including, but not limited to, flooring, electrical,
sheetrock, plumbing, insulation, painting and rebuilding of
bar. The business owner subcontracted the rebuild himself and
a lot of the expenses are documented in the below printouts.
2. Receipts from Big Tray.
3. Breakdown of purchases from Associated Food &
4. Breakdown of purchases from Cisco.
5. Breakdown of purchases from PayPal.
6. Breakdown of purchases from American Express.
7. Breakdown of purchases from QuickBooks from an array of
Building Supply distributors and Equipment distributors. As
you can see, Mr. Plauche has been replacing items from 2008
thru this date in an effort to recover from Hurricane Gustav.
submitted a signed Proof of Loss dated November 29, 2012,
which sought $710, 000.00 under the SFIP. Proof of Loss
[16-1] at 103. On November 30, 2012, Orlando recommended that
Wright reject the proof of loss. Orlando Report [16-1] at
January 8, 2013, Plaintiff's public adjuster forwarded a
letter from Plauche to Wright and Colonial asking for a new
adjuster to be assigned to the flood claim. Favre Letter
[16-1] at 99; Plauche Letter [16-1] at 100. According to
Plauche, “[w]e were asked for all receipts for that
period and I told him that our files were flooded during the
storm.” Plauche Letter [16-1] at 100. According to
Plauche, “[w]e have spent day after day compiling as
much info as we could from venders and quick books and are
able to back them up with canceled checks form [sic] the
bank, but that just seems to fall and [sic] deaf ears.”
January 17, 2013, Wright rejected the Proof of Loss. Wright
Letter [16-1] at 104. Wright referred to items for which
payment had been made for prior flood claims and which had
not been repaired or replaced, citing the SFIP at section
VII, General Conditions. Id. Wright informed
[p]lease have your public adjuster continue to work with the
independent adjuster to bring this claim to an amicable
conclusion. Any documentation that you can provide to verify
that repairs were made and/or replacements were purchased
will be reviewed and judged on its merits.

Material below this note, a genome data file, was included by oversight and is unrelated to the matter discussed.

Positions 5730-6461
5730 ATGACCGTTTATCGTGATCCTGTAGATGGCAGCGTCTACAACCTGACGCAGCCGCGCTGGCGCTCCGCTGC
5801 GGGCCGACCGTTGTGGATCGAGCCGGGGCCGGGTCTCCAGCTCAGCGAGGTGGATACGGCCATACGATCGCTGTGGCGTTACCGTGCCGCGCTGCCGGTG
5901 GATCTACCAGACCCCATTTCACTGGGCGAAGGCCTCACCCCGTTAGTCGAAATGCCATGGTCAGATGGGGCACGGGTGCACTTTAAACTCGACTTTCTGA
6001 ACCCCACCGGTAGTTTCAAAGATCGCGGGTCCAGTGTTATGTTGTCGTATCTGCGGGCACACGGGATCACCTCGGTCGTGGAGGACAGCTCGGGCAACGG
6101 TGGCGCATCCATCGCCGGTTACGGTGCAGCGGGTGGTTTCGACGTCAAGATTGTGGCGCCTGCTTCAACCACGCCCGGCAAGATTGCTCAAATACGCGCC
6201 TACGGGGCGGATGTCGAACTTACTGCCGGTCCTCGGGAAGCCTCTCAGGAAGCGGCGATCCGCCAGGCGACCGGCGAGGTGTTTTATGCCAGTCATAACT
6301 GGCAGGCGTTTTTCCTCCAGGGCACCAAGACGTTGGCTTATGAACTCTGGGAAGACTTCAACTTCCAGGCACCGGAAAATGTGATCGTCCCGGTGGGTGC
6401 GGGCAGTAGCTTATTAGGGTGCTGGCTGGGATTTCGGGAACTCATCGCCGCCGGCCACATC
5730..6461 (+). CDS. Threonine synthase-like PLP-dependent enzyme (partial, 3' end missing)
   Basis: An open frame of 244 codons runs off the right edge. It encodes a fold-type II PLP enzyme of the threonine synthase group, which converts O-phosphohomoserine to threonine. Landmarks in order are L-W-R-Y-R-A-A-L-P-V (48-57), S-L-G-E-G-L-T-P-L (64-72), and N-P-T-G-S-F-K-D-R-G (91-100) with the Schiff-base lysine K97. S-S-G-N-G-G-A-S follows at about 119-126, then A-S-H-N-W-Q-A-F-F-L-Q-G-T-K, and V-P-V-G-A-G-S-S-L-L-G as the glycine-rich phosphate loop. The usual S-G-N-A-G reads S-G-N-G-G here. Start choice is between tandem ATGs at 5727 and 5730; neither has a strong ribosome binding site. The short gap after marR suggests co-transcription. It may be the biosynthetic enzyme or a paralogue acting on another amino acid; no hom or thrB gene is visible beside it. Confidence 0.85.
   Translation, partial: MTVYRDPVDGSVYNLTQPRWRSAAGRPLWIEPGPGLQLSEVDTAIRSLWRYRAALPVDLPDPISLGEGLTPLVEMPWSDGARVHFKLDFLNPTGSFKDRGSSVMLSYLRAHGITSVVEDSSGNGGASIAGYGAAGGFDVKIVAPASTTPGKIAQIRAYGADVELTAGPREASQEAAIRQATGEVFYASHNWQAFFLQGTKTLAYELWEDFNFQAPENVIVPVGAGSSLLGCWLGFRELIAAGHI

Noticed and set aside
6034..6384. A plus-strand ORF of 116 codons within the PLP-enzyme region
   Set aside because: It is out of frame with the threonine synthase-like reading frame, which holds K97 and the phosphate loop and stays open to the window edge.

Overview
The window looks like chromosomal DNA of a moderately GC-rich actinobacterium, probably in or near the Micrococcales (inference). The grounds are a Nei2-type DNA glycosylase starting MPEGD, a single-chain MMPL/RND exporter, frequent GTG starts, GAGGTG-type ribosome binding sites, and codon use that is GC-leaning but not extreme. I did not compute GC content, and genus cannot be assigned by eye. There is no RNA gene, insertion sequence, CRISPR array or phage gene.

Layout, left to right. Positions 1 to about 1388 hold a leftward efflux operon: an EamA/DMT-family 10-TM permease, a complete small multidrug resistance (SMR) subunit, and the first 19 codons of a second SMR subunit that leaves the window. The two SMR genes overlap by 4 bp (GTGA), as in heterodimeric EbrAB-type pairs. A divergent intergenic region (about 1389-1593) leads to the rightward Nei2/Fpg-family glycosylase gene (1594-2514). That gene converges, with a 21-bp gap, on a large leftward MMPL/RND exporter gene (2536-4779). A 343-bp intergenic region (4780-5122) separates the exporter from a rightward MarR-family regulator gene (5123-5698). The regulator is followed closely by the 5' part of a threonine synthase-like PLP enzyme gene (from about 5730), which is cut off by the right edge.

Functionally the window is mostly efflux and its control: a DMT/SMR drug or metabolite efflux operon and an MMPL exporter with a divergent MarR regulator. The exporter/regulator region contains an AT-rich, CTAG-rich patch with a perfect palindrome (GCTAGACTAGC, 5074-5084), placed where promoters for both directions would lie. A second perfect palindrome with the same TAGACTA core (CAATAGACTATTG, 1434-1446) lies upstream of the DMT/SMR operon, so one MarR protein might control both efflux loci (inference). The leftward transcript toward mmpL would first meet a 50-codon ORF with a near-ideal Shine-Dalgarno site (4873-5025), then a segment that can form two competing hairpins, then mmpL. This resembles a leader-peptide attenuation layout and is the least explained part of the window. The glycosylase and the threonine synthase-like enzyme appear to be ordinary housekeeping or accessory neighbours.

By stating the above, Fidelity National Indemnity Insurance
Company does not waive any of its rights, but specifically
reserves any and all of its rights under the policy of
insurance and Federal Law.
In accordance with VII. GENERAL CONDITIONS, R. Suit Against
Us, should you wish to challenge Fidelity National Property
and Casualty Insurance Company's position in this matter,
you must file a lawsuit within 12 months of the denial of
claim letter, and your lawsuit must be filed in federal
Id. at 105 (emphasis in original).
on his observations and the documentation submitted by
Plaintiff, Orlando prepared a building damage estimate in the
amount of $137, 925.98 RCV [Replacement Cost Value]; $111,
560.41 ACV [Actual Cash Value] and a contents estimate of
$102, 815.97 RCV; $75, 158.71 ACV.” Aff. of Carolann
Whitfield [16-1] at 4; see also Damage Estimate
[16-1] at 43. On June 30, 2013, Orlando issued a Final Report
to Wright. Final Report [16-1] at 94. Orlando explained that
“[t]here are a few items we recommend for denial due to
lack of documentation showing repaired or replaced. These
items are also included in our estimate but have a $0.00
dollar amount.” Id. at 95.
10, 2013, Plaintiff executed another sworn Proof of Loss.
Proof of Loss [16-1] at 106. In the new Proof of Loss,
Plaintiff claimed a net amount under the policy of $186,
719.12, id., which matched the actual cash value
total calculated by Wright's adjuster Orlando,
see Damage Estimate [16-1] at 43. On July 11, 2013,
Wright submitted a request to FEMA for a waiver for
Plaintiff's late-signed Proof of Loss. E-Mail [22-1] at
1-2. Wright explained to FEMA that
[t]he Proof of Loss is late mainly due to the length of time
it took the insured to provide documentation that damages
from a prior flood had been repaired. The adjuster wrote
extremely detailed reports delineating each building item and
[sic] that had been damaged in the prior flood. He then
compared photographs from both floods in order to determine
what exactly had been repaired and/or replaced within the
time period between the two flood events. The same
methodology was utilized with the contents portion of the
claim. In ...